What to Know About Sleep Apnea and Dental Health By Dr. David Wyse on April 24, 2022

An illustration depicting an obstructed airway due to sleep apnea vs. an unobstructed airwaySleeping allows our bodies to rest, reset, and recover. But, sleep disorders can make getting a good night’s sleep nearly impossible. As a result, inadequate sleep can lead to significant health issues, including oral health problems.

The team at Wyse Family & Cosmetic Dentistry, serving Bloomington, IL and Champaign, IL, discuss sleep disorders, like sleep apnea. With simple yet innovative treatments, our patients can finally start getting the revitalizing sleep they need to thrive.

Has a medical professional recently diagnosed you with sleep apnea? If so, then you’ll need to know about the inherent link between sleep apnea and dental health.

What Is Obstructive Sleep Apnea?

Obstructive sleep apnea (OSA) is a condition in which relaxed throat and neck muscles restrict airflow into the respiratory system while sleeping. As a result, patients with OSA may snore loudly or stop breathing for several seconds at a time.

Experts believe that OSA affects nearly 25 million adults in America, leading to excessive daytime sleepiness, brain fog, and depression. But, that’s not all; patients with OSA also experience profound oral health conditions that can take a major toll on their quality of life.

The Connection Between OSA and Dental Health

Sleep apnea can cause dental health issues that will worsen with time if left untreated. The three, most common oral health conditions that arise from OSA are:

  • Dry mouth
  • Bruxism (teeth grinding)
  • Temporomandibular joint disorders (TMDs)

Dry Mouth

Patients with OSA struggle to breathe while sleeping. This can cause patients to gasp for air and breath predominantly through the mouth. Breathing through the mouth, however, can dry out the oral cavity. In turn, patients will experience an uncomfortably dry mouth upon waking.

Aside from the unpleasant sensations of dry mouth, patients will also notice increased cavities and worsening gum irritation. Prolonged cavities and gum irritation often lead to tooth loss and irreversible periodontal disease.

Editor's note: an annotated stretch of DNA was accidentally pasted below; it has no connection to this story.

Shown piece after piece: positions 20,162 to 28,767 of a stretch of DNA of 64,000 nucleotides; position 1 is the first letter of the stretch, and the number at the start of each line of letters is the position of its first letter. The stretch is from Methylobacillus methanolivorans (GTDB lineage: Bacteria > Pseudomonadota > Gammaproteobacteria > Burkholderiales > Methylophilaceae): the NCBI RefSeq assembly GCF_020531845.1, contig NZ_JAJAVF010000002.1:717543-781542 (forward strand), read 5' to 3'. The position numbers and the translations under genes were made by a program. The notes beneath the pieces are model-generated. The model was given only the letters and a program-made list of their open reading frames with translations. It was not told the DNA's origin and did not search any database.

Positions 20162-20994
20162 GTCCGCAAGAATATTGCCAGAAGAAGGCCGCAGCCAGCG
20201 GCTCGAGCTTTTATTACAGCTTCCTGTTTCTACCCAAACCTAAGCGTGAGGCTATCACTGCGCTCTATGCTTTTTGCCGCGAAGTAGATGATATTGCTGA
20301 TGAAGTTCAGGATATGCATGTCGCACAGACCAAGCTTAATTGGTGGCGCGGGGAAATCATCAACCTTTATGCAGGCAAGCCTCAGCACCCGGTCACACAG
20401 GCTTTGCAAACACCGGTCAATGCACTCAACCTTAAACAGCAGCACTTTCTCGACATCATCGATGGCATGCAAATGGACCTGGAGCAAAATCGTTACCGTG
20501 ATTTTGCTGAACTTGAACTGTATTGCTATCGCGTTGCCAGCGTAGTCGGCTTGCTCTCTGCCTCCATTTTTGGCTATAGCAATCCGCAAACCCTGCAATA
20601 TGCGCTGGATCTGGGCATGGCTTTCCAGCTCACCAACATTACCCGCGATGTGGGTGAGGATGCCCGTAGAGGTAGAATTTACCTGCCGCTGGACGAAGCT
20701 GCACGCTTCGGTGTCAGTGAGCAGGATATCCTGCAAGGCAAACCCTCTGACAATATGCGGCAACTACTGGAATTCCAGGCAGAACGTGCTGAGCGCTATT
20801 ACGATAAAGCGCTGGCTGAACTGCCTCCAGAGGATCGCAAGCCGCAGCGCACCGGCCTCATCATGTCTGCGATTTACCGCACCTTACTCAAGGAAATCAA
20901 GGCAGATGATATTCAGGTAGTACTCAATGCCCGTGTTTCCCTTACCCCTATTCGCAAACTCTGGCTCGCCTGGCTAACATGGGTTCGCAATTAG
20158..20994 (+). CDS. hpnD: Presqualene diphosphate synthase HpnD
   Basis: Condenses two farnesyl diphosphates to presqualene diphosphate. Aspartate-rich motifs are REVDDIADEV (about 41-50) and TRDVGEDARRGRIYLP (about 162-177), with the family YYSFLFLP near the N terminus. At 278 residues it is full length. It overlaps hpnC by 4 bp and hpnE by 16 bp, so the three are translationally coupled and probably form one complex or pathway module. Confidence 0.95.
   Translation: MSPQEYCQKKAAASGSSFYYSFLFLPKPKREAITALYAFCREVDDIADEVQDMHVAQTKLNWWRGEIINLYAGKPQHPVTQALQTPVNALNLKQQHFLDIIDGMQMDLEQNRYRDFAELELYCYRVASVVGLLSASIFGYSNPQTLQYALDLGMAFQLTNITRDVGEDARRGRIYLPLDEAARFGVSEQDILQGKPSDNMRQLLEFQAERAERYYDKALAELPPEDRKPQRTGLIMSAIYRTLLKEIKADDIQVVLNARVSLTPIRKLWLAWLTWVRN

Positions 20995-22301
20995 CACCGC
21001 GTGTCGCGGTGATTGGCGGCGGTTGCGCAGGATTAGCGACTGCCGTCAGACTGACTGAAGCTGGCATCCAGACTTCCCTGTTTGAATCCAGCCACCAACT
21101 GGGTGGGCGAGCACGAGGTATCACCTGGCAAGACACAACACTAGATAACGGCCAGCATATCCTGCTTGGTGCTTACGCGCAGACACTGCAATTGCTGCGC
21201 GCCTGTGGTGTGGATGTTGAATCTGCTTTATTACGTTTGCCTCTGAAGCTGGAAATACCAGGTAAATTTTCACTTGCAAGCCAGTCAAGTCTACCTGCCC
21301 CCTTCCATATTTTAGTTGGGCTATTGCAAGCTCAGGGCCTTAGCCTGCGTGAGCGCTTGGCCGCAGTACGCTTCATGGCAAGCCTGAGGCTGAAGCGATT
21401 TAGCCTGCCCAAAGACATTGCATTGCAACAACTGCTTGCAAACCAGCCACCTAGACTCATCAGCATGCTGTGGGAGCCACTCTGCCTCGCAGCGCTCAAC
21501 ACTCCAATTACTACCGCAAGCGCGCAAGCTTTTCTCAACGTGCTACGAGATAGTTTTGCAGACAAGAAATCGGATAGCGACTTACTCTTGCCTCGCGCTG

Bruxism

Involuntary teeth grinding typically occurs while sleeping. Many patients with OSA clench and grind their teeth at night. This can put uneven and sustained pressure on the teeth, causing extensive dental damage, including:

  • Chips
  • Cracks
  • Worn, loose, or broken teeth 
  • Pain in the head, neck, jaw, and face

Temporomandibular Joint Disorders

Often, OSA-related bruxism leads to temporomandibular joint disorder. In fact, a 2013 study found that patients with OSA are three times more likely to suffer from a painful TMD. 

TMD can have many symptoms, including:

  • Difficulty chewing and speaking
  • Clicking or popping in the jaw
  • Migraines, earaches, and back or neck pain
  • Locked jaws

Talk to Our Dentists about Sleep Apnea Treatment

At Wyse Family & Cosmetic Dentistry, we help our patients address the devastating symptoms of OSA with effective sleep apnea treatments, like continuous positive airway pressure (CPAP) therapy or oral appliance therapy. These treatments allow our patients to protect their oral health while getting a refreshing night’s sleep. 

If you’re ready to explore sleep apnea treatments, schedule a consultation with our compassionate team. Patients from Bloomington, Champaign, and surrounding areas, can contact us or call our team directly at (309) 663-6393.

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Wyse Family & Cosmetic Dentistry

Wyse Family & Cosmetic Dentistry

Wyse Family & Cosmetic Dentistry has been serving the community in Bloomington, IL, for 100 years, making us the oldest practice in town. We are constantly updating our practice with the latest technology and innovative techniques to provide first-rate dentistry for our valued patients. Our comprehensive services include

  • Emergency Dental Care
  • Cosmetic Dentistry
  • Dental Implants
  • Pediatric Dentistry 

Schedule an appointment today by filling out our online form, or by calling (309) 663-6393.

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